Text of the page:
From the Editors
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Nizar Saghieh نزار صاغية
The stances taken by Lebanon’s Public Health Minister Wael Abou Faour in November 2014 took the country by surprise. Departing completely from the norm, Abou Faour published lists of actual businesses that have persisted in producing or selling food unfit for consumption, or not conforming to health standards. Fellow Ministers and others from outside the cabinet criticized Abou Faour, accusing him of adopting a policy of defamation that could have a negative impact on ...Keep Reading »
On 24 February 2014, a Lebanese court ruled in favor of Judge Randa Yaqzan in her case against al-Akhbar newspaper and journalist Mohamed Nazzal. Following the ruling, the convicted media outlet (al-Akhbar) criticized the court, going as far as questioning the legitimacy of the court’s right to examine other cases pending before it.  By doing so, al-Akhbar seemed to switch roles with the court: turning the newspaper’s trial by the court into a “trial” of the ...Keep Reading »
خلال الأشهر الماضية، شهد الرأي العام اللبناني نشوء ظاهرة جديدة مفادها قيام مجموعات بحرق دواليب وقطع طرق وأحياناً التسبب باشكالات أمنية بالغة الخطورة للضغط على القضاء لاتخاذ قرار معين. وقد تجلت هذه الظاهرة بشكل خاص مع توقيف الشاب شادي المولوي بتهمة انتمائه إلى تنظيم إرهابي مسلح. فقد أعقب ذلك اعتصام في ساحة النور مع قطع طرقات في أماكن متفرقة، فضلاً عن اشتعال المنطقة الفاصلة بين باب التبانة، جبل محسن (يراجع الإعلام في الفترة الفاصلة بين توقيفه في 12-5 والإفراج عنه في 23-5). ...Keep Reading »
The Legal Agenda is a critical and multidisciplinary non-governmental organization, based in Lebanon, that monitors and analyzes law and public policy in Lebanon, specifically, and the Arab region, generally. The Legal Agenda publishes a quarterly magazine, organizes regional conferences, commissions studies, and hosts panel and open discussions. In doing so, the organization provides a forum for citizens, experts, and researchers to analyze, critique, and debate local ...Keep Reading »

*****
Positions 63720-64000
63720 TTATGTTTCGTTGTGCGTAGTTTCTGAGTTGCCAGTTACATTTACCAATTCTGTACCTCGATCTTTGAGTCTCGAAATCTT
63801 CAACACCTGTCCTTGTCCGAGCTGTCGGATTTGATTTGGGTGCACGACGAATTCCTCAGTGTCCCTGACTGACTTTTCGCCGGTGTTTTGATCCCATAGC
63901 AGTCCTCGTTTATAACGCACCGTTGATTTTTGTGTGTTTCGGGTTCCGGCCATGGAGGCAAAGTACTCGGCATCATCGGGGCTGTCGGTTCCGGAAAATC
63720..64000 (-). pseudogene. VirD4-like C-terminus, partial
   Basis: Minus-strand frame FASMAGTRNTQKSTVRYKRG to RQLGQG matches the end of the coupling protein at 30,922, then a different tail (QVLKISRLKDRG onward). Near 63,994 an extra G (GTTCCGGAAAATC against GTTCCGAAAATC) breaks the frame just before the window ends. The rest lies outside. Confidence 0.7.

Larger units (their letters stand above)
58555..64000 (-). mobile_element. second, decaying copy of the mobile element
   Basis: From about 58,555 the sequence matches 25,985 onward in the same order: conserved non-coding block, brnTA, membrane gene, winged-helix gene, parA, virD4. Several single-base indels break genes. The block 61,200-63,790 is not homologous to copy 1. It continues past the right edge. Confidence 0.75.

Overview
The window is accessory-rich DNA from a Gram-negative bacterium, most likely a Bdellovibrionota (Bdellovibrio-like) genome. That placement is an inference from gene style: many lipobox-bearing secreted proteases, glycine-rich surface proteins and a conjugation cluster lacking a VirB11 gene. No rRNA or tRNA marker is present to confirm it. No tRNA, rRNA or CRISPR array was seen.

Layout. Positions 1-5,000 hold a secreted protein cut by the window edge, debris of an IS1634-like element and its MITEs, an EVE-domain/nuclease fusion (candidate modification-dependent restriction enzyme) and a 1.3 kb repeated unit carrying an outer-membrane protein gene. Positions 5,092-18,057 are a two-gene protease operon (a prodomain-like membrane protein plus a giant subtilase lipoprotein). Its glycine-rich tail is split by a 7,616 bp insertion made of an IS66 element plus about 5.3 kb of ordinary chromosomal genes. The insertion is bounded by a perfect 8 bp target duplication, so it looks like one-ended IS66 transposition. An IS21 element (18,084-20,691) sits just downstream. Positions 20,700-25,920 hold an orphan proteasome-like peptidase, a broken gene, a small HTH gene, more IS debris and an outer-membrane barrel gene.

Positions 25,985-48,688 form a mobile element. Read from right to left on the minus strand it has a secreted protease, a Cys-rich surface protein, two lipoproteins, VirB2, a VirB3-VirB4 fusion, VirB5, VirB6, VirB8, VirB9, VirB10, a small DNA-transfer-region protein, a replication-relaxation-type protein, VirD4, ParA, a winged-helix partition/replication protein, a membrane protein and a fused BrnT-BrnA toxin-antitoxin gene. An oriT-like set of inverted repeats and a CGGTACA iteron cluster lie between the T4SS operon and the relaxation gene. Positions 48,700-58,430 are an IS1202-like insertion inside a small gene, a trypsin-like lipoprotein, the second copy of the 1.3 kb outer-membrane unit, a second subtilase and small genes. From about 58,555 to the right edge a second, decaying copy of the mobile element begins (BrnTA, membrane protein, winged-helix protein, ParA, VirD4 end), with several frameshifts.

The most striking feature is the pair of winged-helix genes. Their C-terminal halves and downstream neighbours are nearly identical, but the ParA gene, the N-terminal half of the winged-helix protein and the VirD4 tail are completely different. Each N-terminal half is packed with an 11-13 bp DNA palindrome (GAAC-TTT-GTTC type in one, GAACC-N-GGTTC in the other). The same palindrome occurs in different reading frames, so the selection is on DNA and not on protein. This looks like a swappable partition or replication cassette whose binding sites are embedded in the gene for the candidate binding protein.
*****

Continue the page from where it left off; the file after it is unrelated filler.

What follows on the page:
Nizar Saghieh is a leading lawyer, legal researcher and a human rights activist. His primary focus includes the independence of the judiciary in Lebanon and, within other Arab countries, the penal code, memory of war and victims' rights, as well as women rights, drug addiction, sex work and homosexuality. As lawyer, Saghieh aims to use srategic litigation as a tool for social change and reform, especially on cases concerning migration, legally marginalized identities, and the disappeared.
He is currently a legal consultant for the International Labor Organization, with an emphasis on labor law reform including women migrant domestic workers.
Saghieh is currently working on a series of socio-legal publications related to human rights and the judiciary, namely drug addiction and prostitution. He is also preparing a study on the implementation of the law 220/2000 on the rights of persons with disabilities.
In addition to his wide legal consulting portfolio, Saghieh is one of the founders of the Legal Agenda, a platform that monitors and analyzes law and public policy in Lebanon and the Arab Region.
"State violence—both structural and political—has been a staple feature of Egypt’s neoliberal governance, under both Mubarak and Morsi, and now under the military-controlled government. In its complicity, the United States has contributed to the structural obstacles Egyptians face in achieving the aims of the revolution."click | email | tweet